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What are the regulatory issues of ICOs?

Whether you are a project holder or an investor, considering ICOs requires that you precisely analyse the legal constraints likely to apply in the various countries potentially involved.

The token economy, and especially ICOs, is based on a fast-changing underlying technology: blockchain. Yet, the related regulatory framework has generally not changed at the same speed. Depending on the jurisdiction involved, the law has not, or only partially, addressed this technological evolution. Although the gap between technology and law certainly generates some level of uncertainty, it also offers stakeholders the opportunity to be innovative and to use the existing regulatory regime as a strategic framework governing their project.

Once again, a case-by-case analysis is necessary to address the regulatory issues of each individual project. Nevertheless, a token’s legal qualification appears as the cornerstone of any legal analysis to be undertaken by stakeholders.

One of the main questions is determining whether tokens qualify as securities. A positive response may trigger, for example, the application of a whole set of rules applicable to IPOs  or the regime governing services related to financial instruments .

In practice, this depends of course on the characteristics of the token but also on the countries involved, as there is no worldwide harmonised regulatory answer to this question. The array of positions taken so far by governments, regulators and legislators regarding ICOs is extremely wide, ranging from “regulatory sandboxes” that enable issuers to test their activities under a simplified regime in certain countries, to the full and systematic application of Securities Law in others.

The absence of consistency is of particular importance for operations like ICOs that are generally largely international by nature and do not limit their scope to any single country. Issuers, and potential intermediaries involved, must carefully consider the various national laws that could apply to their offer.

For instance, they could consider the location of potential token holders, the local regime applicable to their operation, and the mechanisms aimed at ensuring that ICOs are not regulated in other countries which, as recently demonstrated [in the XXX case], could otherwise lead to a significant risk of litigation and enforcement procedures.

It is worth bearing in mind that the qualification of the tokens determines the rules applicable not only to the issuer, but also to all the other stakeholders in the operation. In fact, token qualification:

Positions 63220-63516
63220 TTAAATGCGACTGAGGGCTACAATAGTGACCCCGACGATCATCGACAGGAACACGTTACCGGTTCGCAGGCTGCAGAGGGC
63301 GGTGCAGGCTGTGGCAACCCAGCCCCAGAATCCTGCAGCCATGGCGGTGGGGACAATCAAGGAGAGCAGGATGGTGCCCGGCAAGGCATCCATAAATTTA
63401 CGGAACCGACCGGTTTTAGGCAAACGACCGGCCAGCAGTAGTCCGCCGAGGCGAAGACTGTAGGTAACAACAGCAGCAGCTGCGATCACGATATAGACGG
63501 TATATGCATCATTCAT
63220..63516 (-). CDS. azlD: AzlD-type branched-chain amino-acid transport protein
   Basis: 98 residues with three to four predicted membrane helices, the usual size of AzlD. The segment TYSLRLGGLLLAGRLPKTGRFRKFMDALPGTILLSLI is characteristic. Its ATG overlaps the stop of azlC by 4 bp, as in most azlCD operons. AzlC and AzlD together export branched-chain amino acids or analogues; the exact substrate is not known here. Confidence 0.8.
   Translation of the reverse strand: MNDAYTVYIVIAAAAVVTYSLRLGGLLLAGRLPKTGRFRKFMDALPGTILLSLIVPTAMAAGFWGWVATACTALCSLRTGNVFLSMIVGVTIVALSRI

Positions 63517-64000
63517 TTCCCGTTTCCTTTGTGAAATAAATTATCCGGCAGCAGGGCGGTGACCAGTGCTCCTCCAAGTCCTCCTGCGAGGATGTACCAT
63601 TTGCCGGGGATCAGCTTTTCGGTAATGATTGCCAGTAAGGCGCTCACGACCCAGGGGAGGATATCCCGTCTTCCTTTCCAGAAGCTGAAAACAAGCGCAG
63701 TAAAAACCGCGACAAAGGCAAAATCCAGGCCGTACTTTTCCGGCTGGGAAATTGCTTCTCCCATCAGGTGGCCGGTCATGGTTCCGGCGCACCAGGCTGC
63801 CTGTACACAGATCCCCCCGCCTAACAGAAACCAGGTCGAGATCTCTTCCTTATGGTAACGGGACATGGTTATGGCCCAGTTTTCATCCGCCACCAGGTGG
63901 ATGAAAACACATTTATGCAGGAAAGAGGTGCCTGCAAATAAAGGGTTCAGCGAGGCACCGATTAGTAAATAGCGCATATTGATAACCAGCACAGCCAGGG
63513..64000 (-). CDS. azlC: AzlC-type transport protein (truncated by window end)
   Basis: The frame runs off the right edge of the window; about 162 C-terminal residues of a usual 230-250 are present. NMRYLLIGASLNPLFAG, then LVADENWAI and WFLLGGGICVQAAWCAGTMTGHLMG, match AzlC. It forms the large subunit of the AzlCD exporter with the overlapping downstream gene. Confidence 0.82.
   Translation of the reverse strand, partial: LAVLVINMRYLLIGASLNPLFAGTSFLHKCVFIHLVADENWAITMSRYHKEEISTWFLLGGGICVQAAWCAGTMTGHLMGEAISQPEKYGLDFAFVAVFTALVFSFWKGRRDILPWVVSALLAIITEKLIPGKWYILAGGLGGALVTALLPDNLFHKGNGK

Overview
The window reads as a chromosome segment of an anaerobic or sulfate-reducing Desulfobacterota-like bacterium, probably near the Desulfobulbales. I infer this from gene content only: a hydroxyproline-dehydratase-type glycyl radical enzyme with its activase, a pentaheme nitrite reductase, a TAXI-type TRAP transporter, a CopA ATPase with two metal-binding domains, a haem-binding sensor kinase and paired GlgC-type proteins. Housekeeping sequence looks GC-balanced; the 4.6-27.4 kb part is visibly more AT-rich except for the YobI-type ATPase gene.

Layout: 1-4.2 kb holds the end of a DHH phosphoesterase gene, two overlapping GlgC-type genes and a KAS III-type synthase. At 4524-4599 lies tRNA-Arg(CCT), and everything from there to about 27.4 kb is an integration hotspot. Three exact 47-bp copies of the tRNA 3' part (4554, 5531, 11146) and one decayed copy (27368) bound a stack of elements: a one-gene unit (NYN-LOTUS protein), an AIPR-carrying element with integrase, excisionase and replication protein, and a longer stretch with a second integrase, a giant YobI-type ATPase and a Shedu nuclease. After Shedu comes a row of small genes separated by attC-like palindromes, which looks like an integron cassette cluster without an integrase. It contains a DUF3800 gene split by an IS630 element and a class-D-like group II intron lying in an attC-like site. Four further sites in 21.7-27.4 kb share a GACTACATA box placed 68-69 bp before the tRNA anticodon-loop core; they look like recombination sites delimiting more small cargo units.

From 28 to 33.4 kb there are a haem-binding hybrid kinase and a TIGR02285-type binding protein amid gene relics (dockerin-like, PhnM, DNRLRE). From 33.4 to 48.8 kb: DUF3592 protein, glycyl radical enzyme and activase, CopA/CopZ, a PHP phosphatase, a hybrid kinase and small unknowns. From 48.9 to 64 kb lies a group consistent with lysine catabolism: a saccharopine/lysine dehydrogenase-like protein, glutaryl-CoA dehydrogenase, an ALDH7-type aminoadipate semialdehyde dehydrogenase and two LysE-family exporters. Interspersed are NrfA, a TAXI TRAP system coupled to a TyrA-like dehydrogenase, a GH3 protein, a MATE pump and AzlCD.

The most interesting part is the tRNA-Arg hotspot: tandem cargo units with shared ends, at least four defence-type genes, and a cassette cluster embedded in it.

• determines the rules and the legal protection that investors/users may enjoy. For example, it impacts the content of the information document (whitepapers and/or terms and conditions) to provide to potential token holders.
  • impacts the accounting and tax regime that potential token holders will be subject to when acquiring tokens.
  • defines the rules and responsibilities that other actors, such as intermediaries, need to comply with, for instance requirements as regards anti-money laundering and “know-your-customer” (KYC) obligations.

Lastly, besides the analysis of token qualification, an holistic and casuistic review must be carried out to perfectly understand the full scope of rules that ICO participants must implement, as each operation has its own specifics. For instance, depending on the type of users or investors targeted, certain fields of law, such as the Consumer Law in France, might become applicable and thereby significantly influence the nature of claims that token holders may have against the issuer or the intermediaries involved.

Although ICOs may be, on the long term, a remarkable innovation broadening the scope of funding options for project holders, they continue to raise a number of issues that must be anticipated carefully to ensure that they offer, to all the initiatives that they finance, the opportunities that they promise.

2) Règlement (UE) 2017/1129 du Parlement européen et du Conseil du 14 juin 2017.


>> Read our “Pacte Act” | Initial Coin Offerings poised to enjoy an ad hoc regulatory regime in France client alert of 20 June 2018